martes, 20 de enero de 2015

A nanoscale surface that bacteria can not stick to holds promise for the food processing industry

Anodized metal could also have marine applications, such as keeping ship hulls free of algae.
The technology, created by researchers from Cornell University and Rensselaer Polytechnic Institute, uses an electrochemical process called anodization to create nanoscale pores that change the electrical charge and surface energy of a metal surface.
This exerts a repulsive force on bacterial cells and prevents attachment and biofilm formation. Surface criteria interaction calculated with the extended Derjaguin Landau Verwey­Overbeek (XDLVO) theory indicated less attachment and biofilm formation is due to a synergy between electrostatic repulsion and surface effective free energy, said the researchers.
Applying the process: When the anodization process was applied to aluminum, it created a nanoporous surface called alumina, which prevented E.coli ATCC 25922 and Listeria innocua from attaching. The team told they are hoping to find industrial partners to test and validate the technology in actual processing settings.
Carmen Moraru, associate professor of food science at Cornell University, said the principle could be applied to a variety of surfaces, including walls, floors and conveyor belts. The surfaces will have an electrical charge that enables them to electrostatically repel bacteria, but there is no actual electricity going through them. Most surfaces (natural or synthetic) do have electrostatic charges.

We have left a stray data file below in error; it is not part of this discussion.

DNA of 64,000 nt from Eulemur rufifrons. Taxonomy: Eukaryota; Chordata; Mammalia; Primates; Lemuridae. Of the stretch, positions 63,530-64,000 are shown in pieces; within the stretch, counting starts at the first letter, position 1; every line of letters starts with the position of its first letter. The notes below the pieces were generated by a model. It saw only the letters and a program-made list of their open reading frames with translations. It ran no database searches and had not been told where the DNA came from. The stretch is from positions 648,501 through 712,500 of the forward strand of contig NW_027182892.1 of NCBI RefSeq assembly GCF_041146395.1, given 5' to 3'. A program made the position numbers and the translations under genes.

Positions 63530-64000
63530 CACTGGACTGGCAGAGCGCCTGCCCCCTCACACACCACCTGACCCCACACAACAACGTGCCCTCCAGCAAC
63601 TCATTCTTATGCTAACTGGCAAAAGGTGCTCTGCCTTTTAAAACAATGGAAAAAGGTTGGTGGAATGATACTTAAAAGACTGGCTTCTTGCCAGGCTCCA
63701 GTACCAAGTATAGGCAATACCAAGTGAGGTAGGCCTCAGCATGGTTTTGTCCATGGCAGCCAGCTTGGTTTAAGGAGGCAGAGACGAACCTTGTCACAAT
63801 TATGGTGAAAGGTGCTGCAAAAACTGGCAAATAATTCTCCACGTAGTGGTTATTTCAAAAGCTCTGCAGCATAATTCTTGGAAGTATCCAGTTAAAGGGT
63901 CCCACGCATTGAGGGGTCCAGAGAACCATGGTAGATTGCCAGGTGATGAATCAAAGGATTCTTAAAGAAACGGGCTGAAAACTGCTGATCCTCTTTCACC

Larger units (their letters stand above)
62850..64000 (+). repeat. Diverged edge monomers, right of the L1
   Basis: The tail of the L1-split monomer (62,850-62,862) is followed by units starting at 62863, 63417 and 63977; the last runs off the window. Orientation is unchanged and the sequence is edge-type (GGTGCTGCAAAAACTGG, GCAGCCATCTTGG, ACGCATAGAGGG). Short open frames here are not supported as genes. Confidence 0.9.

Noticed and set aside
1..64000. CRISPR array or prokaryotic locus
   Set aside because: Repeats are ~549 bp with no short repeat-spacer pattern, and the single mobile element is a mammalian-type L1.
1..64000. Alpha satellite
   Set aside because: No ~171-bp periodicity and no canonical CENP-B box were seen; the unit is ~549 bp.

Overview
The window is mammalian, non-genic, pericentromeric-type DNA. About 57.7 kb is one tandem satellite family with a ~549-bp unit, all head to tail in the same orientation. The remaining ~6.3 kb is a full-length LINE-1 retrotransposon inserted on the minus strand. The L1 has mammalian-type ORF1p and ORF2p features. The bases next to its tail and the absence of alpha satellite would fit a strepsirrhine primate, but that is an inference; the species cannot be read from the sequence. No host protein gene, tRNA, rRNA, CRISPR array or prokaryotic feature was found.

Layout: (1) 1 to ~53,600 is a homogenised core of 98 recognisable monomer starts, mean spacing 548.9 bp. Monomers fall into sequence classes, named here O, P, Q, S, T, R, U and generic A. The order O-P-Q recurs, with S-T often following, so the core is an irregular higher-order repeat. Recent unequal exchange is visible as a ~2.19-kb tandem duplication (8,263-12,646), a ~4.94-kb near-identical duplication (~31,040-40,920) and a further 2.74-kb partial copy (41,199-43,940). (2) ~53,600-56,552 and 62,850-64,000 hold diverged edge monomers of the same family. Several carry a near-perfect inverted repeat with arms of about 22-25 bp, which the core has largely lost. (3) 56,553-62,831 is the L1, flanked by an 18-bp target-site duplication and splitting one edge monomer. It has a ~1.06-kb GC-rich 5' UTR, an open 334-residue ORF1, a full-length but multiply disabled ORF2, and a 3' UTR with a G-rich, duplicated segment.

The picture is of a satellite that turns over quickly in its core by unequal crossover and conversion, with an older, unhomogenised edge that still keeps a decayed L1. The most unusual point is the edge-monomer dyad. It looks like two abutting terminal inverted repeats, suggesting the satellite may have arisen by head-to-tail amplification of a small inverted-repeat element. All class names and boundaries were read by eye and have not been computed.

Anodized metals could be used to prevent build­ups of biofilms, which are hard to remove pathogens that get stuck on machinery and other surfaces in food manufacturing plants.
They form a tough surface skin that resist conventional commercial washing and sanitizing methods, resulting in lowered shelf life of products and potential consumer illness.
Forming of nanoscale pores: Anodization is an electrochemical process, in which the aluminum part is immersed in an acidic bath together with an electrode,” said Borca­Tasciuc, who was the anodization expert of the team.
When current is applied between the part and the electrode, oxygen ions from the solution start reacting with the aluminum surface, forming an oxide layer. The diameter and depth of these pores depend on anodization conditions, such as chemical composition of the bath or applied voltage.
Anodized metal could also have marine applications, such as keeping ship hulls free of algae.
Future work will investigate the repulsive effect of these surfaces on other bacteria, and the use of other anodized materials for this purpose.

No hay comentarios.: